Ancient egypt food and farming
Ancient Egypt: Farming & Food by Jane Shuter
Ancient Egyptian agriculture
The civilization of ancient Egypt was indebted to the Nile River and its dependable seasonal flooding. The river's predictability and the fertile soil allowed the Egyptians to build an empire on the basis of great agricultural wealth. Egyptians are credited as being one of the first groups of people to practice agriculture on a large scale. This was possible because of the ingenuity of the Egyptians as they developed basin irrigation. The civilization of ancient Egypt developed in the arid climate of northern Africa. This region is distinguished by the Arabian and Libyan deserts,  and the River Nile.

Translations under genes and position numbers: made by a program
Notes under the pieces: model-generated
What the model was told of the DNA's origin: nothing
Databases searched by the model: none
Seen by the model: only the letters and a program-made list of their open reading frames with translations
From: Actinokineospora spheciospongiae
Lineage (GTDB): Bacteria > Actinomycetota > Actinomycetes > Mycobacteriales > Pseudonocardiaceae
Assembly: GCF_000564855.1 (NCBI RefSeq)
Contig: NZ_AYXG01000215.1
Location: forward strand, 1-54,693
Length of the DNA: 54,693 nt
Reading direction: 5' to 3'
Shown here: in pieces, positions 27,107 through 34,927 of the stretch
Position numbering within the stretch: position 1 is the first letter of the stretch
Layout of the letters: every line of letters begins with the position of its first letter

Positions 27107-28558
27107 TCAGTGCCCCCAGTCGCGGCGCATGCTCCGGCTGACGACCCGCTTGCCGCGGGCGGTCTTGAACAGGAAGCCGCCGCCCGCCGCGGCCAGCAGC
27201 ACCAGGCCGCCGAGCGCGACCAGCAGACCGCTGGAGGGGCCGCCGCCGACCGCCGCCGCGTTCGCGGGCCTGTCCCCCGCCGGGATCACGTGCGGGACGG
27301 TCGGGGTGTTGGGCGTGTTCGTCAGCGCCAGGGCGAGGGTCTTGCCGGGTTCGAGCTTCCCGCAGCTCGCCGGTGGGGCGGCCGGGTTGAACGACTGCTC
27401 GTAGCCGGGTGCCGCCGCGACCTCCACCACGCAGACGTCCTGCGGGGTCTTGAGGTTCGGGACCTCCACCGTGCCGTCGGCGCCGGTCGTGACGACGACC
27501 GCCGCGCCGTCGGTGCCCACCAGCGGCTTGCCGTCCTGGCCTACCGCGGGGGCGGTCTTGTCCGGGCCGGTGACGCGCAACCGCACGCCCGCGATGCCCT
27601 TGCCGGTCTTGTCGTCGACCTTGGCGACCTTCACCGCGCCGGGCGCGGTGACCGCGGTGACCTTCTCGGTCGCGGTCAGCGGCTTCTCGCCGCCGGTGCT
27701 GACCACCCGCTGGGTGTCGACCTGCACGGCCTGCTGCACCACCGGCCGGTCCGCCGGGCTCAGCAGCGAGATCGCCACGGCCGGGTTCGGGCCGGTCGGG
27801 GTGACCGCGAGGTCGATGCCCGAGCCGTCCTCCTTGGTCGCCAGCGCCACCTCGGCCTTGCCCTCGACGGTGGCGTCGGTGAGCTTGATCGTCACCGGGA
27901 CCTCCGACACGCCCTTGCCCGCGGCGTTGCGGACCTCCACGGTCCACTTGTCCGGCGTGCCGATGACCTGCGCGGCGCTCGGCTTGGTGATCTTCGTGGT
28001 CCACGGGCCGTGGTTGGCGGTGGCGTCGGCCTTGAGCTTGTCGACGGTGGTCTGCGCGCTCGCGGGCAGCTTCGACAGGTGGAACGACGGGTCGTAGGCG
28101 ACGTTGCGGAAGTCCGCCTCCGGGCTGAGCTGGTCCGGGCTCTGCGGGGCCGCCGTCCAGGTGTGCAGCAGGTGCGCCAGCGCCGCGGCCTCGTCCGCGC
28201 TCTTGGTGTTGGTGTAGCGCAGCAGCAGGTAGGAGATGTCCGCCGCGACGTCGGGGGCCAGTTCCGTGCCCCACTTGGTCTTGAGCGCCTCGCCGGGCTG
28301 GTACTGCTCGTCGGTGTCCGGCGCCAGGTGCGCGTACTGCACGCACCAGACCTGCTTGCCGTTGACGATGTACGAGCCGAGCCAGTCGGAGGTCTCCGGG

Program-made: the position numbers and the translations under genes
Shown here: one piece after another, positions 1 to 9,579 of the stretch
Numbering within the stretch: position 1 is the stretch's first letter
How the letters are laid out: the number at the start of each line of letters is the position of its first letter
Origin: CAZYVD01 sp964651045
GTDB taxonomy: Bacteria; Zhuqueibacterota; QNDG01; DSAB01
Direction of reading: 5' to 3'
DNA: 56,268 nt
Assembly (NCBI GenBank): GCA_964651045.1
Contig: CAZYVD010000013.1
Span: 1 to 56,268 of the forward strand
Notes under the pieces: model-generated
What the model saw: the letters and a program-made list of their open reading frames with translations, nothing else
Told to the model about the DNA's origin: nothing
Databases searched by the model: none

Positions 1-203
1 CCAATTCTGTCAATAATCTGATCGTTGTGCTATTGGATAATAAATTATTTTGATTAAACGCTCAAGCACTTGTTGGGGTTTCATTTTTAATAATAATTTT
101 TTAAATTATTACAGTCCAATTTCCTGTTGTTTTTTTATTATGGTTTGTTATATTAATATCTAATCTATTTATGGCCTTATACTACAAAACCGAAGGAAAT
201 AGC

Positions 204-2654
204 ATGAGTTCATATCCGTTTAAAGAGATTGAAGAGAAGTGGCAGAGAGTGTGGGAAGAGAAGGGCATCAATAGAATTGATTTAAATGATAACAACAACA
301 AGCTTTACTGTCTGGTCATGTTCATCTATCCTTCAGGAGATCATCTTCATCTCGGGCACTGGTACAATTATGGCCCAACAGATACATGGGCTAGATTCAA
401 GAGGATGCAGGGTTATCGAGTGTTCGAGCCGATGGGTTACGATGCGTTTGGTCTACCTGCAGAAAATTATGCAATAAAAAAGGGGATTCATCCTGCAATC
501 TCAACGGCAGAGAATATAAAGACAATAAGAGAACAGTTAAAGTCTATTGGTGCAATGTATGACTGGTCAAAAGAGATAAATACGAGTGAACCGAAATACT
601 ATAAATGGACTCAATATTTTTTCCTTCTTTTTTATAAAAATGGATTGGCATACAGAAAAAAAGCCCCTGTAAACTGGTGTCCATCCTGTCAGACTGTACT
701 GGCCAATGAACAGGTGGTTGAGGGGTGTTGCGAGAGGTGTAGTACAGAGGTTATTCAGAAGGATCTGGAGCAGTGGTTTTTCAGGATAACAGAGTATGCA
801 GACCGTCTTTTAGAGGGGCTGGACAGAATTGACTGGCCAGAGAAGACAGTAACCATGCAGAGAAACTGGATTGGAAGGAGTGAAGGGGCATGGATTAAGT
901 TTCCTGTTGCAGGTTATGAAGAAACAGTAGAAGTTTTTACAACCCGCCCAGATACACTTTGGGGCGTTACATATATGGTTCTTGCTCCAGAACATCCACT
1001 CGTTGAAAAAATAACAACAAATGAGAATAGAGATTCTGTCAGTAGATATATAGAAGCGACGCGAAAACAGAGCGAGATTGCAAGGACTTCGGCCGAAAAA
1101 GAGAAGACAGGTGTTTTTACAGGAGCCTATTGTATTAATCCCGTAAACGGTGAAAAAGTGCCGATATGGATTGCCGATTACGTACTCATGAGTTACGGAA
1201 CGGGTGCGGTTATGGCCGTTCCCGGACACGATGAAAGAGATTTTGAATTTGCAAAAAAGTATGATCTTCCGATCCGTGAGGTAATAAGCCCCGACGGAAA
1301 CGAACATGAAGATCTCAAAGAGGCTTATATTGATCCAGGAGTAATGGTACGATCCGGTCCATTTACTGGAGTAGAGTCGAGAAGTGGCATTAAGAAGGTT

Egyptian farming was the bedrock of the ancient civilization, far more important than symbolic feats such as constructing massive pyramids. One of the reasons why the Ancient Egyptian civilization was so successful was the fact that they were able to farm the fertile soil around the Nile and produce their own food and cloth.
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Ancient Egypt Agriculture
Most farming that we are familiar with requires the use of ploughs to turn the soil to bring up nutrient rich soil upwards. The Egyptians had little ploughing to do because the flooding of the Nile deposited all of the rich soil directly on top. They only needed to lightly turn the soil, so ploughs were lighter weight and usually attached to the horns of cattle. If cows were not available, the plough was so light that humans could pull it. Another way to turn the soil was for the people to use hoes. The amount of fertilized land left by the Nile flooding each year was between 20, and 34, square kilometers.